X-Ray Astronomy: Proceedings of the NATO Advanced Study Institute held at Erice, Sicily, July 1–14, 1979
ISBN/ASIN: 9789400990906,9789400990883 | 1980 | English | pdf | 414/398 pages | 17.2 Mb
Publisher: Springer Netherlands | Author: Riccardo Giacconi (auth.), Riccardo Giacconi, Giancarlo Setti (eds.) | Edition: 1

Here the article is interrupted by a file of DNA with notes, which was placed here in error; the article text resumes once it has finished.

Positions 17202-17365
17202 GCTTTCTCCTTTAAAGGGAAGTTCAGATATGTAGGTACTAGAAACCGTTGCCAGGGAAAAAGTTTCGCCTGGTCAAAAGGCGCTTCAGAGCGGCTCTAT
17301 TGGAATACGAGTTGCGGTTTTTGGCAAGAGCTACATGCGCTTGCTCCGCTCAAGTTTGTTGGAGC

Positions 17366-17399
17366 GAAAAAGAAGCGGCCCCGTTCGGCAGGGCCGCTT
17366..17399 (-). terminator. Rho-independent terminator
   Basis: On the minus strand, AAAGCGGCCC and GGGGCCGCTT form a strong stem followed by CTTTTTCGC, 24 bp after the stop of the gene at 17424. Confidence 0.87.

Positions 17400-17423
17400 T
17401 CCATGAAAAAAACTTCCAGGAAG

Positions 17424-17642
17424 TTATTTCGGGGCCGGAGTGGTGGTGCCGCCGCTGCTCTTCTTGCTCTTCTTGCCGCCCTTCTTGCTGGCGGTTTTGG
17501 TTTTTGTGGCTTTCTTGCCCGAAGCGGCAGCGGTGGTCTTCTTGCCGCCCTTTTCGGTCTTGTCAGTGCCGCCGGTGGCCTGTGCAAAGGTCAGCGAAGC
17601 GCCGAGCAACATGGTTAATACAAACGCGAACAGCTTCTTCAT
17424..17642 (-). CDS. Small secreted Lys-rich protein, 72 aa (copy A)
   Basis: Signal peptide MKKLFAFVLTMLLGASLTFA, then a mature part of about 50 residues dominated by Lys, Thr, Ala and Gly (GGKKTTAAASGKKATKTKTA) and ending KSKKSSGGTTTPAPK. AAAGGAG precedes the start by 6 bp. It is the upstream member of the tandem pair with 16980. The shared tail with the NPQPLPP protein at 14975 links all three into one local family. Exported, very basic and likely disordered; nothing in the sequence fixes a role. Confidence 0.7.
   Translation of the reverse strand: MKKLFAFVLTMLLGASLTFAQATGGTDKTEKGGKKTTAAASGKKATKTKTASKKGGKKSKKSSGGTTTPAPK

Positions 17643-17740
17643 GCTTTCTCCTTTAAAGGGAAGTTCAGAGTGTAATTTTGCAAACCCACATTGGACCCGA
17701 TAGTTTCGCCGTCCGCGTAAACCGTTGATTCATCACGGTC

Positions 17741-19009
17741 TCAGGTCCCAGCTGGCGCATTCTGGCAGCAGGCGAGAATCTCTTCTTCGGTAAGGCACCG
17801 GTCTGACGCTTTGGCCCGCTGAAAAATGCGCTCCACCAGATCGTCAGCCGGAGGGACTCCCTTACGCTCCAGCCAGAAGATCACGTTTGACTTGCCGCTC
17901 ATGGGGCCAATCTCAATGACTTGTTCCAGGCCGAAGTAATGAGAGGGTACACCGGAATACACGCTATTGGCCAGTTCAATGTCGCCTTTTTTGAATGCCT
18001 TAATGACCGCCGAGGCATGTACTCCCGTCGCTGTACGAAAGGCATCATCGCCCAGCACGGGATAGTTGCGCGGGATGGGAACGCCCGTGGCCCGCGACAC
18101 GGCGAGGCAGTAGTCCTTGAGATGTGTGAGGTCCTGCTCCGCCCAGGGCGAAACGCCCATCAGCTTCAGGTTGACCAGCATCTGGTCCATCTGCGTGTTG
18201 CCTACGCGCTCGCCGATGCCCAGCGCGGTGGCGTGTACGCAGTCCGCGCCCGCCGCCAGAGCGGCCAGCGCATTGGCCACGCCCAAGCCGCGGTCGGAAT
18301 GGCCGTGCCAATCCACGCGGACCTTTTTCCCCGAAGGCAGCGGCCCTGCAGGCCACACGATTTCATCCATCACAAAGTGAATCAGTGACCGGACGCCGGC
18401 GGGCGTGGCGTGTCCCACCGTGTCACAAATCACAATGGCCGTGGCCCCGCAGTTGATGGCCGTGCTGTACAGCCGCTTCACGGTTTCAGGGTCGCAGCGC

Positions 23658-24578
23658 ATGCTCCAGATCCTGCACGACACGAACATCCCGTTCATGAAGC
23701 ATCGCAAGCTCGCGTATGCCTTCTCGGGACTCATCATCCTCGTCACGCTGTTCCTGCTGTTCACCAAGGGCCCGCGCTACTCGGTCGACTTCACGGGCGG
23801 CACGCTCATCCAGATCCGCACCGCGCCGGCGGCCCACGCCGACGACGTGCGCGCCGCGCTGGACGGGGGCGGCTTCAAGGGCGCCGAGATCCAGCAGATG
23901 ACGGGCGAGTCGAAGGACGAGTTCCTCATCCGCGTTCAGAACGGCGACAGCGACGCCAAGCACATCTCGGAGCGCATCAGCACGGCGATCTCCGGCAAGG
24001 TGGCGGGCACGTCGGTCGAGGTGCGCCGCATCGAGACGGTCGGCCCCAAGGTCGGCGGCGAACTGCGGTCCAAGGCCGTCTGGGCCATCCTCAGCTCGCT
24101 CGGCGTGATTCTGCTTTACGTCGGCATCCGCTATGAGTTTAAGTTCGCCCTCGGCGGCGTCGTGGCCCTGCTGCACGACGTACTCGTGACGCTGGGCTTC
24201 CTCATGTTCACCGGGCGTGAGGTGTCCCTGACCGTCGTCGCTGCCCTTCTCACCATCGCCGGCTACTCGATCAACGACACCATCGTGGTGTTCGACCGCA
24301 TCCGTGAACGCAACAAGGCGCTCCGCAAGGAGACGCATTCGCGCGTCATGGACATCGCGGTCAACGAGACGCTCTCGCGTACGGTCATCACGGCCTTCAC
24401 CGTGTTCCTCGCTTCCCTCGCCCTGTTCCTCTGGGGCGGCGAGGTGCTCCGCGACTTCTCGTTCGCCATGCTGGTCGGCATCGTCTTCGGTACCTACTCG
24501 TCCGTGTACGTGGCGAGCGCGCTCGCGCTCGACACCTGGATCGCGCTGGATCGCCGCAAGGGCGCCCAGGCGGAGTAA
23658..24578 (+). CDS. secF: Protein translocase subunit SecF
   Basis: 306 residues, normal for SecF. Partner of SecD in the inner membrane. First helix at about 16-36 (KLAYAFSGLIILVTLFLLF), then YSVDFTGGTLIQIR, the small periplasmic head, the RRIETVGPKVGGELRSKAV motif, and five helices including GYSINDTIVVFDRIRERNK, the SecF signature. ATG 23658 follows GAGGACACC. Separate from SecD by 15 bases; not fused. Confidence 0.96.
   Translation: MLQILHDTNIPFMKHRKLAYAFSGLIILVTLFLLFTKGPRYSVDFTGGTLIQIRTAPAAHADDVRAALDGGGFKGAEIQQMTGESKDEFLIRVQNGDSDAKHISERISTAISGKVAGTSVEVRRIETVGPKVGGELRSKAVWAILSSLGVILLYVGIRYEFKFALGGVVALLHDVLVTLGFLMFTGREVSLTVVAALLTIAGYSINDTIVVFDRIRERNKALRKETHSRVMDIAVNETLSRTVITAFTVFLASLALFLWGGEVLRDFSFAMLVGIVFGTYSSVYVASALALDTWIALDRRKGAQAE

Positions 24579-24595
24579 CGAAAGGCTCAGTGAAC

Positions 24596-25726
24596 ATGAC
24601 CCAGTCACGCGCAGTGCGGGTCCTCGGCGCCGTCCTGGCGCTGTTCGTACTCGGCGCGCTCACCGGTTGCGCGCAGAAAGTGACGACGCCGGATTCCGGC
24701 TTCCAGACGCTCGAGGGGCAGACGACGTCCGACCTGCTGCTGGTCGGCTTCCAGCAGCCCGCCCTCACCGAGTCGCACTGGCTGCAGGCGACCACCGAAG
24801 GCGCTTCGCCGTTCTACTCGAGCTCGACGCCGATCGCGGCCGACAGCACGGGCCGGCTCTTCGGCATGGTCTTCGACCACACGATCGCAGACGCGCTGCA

This volume contains a series of lectures presented at the 5th Course of the International School of Astrophysics held in Erice (Sicily) from July 1st to July 14, 1979 at the "E. l1ajorana" Centre for Scientific Culture. The course was fully supported by a grant from the NATO Advanced Institute Programme. It was attended by about one hundred participants from ten countries. Since the discovery of the first extra-solar X-ray source in the early 1960's, X-ray astronomy has played an increasingly im portant role in the study of the Universe, bringing new insight to almost every field of modern astrophysics from stellar evolution to cosmology. Generally speaking, this branch of astronomy is concerned with the discovery, classification and study of "hot matter" in the universe, including high energy non-thermal pheno mena. In particular, X-ray observations appear to provide the main, if not the only, probe to inspect regions where collapsed objects are formed, such as the environment of neutron stars and of black holes in the presence of matter accretion onto the ob jects themselves. It is significant that the first candidate black hole (Cyg X-I) has been primarily singled out by its X-ray emission. In the same context, it is well known that one of the fundamental problems in modern astrophysics is the understanding of the strong activity taking place in galactic nuclei.